Once again, I was almost to Divisadero when I met someone. He name was Raymond, 27 years old. He was standing on the sidewalk on the east side of H, looking at a car parked on a lot near one of the shops on that stretch of road.
“Look at that,” he said.
It was a black car. Looked very nice. But I’m not a car person — didn’t own my first car until I was 29.
“What is it?”
“A Maserati. Probably costs $54,000. That’s what I’m going to have someday.”
“What do you do?”
“I don’t work. I just got out of prison.”
We walked together. He was headed to a visit with his parole officer at the state office on the corner of Divisadero and G.
Raymond spoke fast. I couldn’t understand everything he said. He said he didn’t know much about his parents. He said he ran around too much with the wrong crowd. He’s now homeless.
He didn’t ask, but I gave him the couple of bucks in my pocket.
Raymond almost certainly is similar to many of the young British prisoners and ex-cons described by Theodore Dalrymple in his essays. You shake your head and say: What’s a society to do with them? Dalrymple’s most famous books of essays on this topic is titled, appropriately, “Life at the Bottom.”
“I gotta stay away from the wrong crowd,” Raymond said as he angled toward the parole office. “But I guess it’s me, too. It works both ways.”
* I returned to the newsroom at about 3:30 and figured that was the end of my walking that day. Nope. Two hours later, I was hoofing it over the Stanislaus Street bridge to Bix-Werx on Fulton Street in Uptown.
Bix-Werx is an office-studio complex in the old San Francisco Floral shop at Fulton and Calaveras. Granville Homes bought the building and changed its DNA. “Adaptive reuse” in City Hall jargon.
Thursday was Art Hop night. Darius Assemi, head Granville, was hosting a small, casual party at Biz-Werx. A couple of guys who make custom skateboards were in one space. A photographer was in another.
City Manager Mark Scott showed up. Music and snacks put everyone in a good mood. People were coming and going all the time.
And in one of Biz-Werx’s spaces, Darius led about a dozen people through a brief Power Point-like review of Granville’s newest project — The Met museum block.
This project has passed before the City Council several times in past year or so. Assemi said it’ll cover almost the entire block bounded by Van Ness, Calaveras, Fulton and Stanislaus. There will be more than 80 apartments, some with two bedrooms. There will be retail spaces. Reza Assemi, Darius’ cousin, has plans to develop the former Theater 3 building on Fulton.
The old Met building (once home to The Bee) is now owned by a City Hall offshoot. It has a few tenants, but could use more.
Construction on The Met block’s first phase could begin at the end of 2013, Darius said. When built out, the project’s investment could total $15 million.
“Are they doing cartwheels at City Hall,” I asked Darius.
He just laughed. He’s too shrewd to answer such a question.
But look at Uptown. The Assemi family builds what it says it’ll build. If the Met block turns into a successful eight-figure public-private investment, then City Hall can say good-bye to the Met Museum loan-guarantee fiasco.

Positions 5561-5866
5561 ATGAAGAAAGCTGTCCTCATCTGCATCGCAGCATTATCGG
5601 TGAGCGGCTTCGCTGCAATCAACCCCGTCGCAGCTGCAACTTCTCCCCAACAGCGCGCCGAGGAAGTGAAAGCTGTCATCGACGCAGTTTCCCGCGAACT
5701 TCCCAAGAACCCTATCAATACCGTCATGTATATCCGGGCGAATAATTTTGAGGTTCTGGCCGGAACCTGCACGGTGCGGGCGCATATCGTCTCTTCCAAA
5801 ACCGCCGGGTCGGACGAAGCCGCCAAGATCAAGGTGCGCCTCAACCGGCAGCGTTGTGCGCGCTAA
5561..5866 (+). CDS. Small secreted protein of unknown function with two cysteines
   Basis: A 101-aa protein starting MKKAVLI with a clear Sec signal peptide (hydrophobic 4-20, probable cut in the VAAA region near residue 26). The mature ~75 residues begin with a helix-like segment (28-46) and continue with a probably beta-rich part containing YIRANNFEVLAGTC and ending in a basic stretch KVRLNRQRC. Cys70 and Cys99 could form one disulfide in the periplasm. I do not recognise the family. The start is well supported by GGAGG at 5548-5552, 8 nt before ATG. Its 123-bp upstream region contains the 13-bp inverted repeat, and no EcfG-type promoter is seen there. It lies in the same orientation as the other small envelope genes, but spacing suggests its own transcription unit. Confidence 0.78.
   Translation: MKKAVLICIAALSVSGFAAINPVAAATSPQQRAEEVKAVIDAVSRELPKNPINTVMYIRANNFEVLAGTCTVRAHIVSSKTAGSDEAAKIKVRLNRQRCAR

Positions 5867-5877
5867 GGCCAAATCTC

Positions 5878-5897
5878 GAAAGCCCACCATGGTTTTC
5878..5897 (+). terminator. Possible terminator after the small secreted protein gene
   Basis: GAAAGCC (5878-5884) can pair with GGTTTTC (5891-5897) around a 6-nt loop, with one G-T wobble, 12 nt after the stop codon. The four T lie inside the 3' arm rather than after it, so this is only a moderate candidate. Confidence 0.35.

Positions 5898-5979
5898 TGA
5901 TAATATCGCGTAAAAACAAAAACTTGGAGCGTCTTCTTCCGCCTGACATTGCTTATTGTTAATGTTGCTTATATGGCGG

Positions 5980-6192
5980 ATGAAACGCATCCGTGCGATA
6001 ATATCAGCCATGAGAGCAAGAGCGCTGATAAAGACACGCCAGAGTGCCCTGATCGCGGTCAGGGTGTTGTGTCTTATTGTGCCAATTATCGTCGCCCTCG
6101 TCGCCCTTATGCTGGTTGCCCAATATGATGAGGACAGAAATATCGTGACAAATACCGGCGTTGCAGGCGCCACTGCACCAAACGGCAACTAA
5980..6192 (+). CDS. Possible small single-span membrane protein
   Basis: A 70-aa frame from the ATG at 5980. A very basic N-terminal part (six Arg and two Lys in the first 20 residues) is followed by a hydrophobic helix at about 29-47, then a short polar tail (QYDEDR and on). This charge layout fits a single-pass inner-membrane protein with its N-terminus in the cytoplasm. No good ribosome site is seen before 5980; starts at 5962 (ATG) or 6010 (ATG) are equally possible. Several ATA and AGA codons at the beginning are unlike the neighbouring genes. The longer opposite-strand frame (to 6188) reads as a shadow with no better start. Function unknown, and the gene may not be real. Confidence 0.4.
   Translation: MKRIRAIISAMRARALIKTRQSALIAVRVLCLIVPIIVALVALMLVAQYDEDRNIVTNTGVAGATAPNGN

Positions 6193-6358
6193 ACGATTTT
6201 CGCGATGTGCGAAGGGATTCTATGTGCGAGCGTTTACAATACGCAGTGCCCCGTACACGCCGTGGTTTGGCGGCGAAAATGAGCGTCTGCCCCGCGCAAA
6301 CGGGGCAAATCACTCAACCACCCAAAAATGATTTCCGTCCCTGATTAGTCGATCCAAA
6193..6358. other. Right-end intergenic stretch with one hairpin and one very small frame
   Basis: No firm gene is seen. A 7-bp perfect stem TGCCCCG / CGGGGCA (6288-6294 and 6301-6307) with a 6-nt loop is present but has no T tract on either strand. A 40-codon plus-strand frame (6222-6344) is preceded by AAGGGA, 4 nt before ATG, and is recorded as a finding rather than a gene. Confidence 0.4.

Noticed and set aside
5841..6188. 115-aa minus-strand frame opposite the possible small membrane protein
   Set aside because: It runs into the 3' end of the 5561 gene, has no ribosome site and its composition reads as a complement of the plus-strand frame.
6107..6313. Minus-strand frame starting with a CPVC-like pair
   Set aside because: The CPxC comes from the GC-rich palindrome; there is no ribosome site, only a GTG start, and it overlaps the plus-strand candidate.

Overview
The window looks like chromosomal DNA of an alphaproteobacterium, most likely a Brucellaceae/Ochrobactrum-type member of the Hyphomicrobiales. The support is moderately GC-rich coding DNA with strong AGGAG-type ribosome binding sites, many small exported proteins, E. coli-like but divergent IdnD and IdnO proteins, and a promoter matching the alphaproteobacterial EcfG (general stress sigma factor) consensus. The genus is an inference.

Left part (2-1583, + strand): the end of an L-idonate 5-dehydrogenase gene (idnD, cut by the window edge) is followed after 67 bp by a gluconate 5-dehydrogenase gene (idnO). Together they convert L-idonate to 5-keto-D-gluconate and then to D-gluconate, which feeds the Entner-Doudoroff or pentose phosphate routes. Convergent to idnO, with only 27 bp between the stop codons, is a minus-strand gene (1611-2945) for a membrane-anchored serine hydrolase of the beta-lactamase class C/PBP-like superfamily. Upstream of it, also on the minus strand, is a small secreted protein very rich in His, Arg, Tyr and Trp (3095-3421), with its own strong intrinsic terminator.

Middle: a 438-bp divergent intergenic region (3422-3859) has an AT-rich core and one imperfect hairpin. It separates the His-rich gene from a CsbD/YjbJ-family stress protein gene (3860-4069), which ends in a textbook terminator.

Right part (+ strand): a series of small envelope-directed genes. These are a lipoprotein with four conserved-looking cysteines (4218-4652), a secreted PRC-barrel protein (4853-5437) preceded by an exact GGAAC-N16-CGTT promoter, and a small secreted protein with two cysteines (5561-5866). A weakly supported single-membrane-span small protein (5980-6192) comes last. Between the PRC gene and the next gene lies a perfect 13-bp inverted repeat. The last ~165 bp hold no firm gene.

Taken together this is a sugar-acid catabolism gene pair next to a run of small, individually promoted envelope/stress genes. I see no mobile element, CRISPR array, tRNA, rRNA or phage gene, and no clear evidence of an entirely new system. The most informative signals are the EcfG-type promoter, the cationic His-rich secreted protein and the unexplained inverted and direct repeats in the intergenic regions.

Even Cap would condone a little grandstanding in that case.
* I left Biz-Werx and walked around a bit.
Fulton and even H Street were hopping. I guess that’s why they call it Art Hop.
There’s a gallery called 1821 Calaveras. Cars — nice cars — were parked along both sides of H Street. It was dark, for heaven’s sake, and North Fresno cars were lining the curbs of H. I wouldn’t believe it if I hadn’t seen it.
A woman parked her car on Calaveras, between Broadway and Fulton. Two junior high-age girls got out with her. I was a few steps ahead of them on the sidewalk. We were headed toward Fulton.
I turned right on Fulton and they went straight.
“Hurry,” the woman said to what I assumed were her daughters. “We’ve got a green light.”
You might think it would make no difference to nightime pedestrians if the stoplight at Fulton and Calaveras were red or green. Just proceed. No one’s around, right?
But not on this night. There were cars everywhere. And bicyclists, groups of bicyclists. I guess they wanted to be part of the fun.
I headed south on Fulton. KJWL headquarters was packed with people and music. So, too, with the Warnor’s side of the street. An animal rescue group had a climate-controlled kennel on wheels in front of Warnor’s. Small dogs with their own secure space were the show. People loved it. Not sure about the pups.
I walked the length of Fulton Mall, Tuolumne to Inyo. Except for the CVS pharmacy at Tuolumne and a basement-level art show at the Pacific Southwest Building, there was no action. The mall was clean. All the lights worked. You got a great view of the Water Tower as you crossed Fresno Street. But all those trees and empty buildings and closed stores gave the place the feel of a cemetery.
It was raining as I turned west on Stanislaus to return to the newsroom. I got to the top of the Stanislaus bridge. I stopped and turned, first toward Uptown, then toward the tall buildings that line the mall.
There was a pretty good wind. The rain was blowing into my face. I was the only person up there.
I thought: Downtown Fresno just might make it back. But that mall!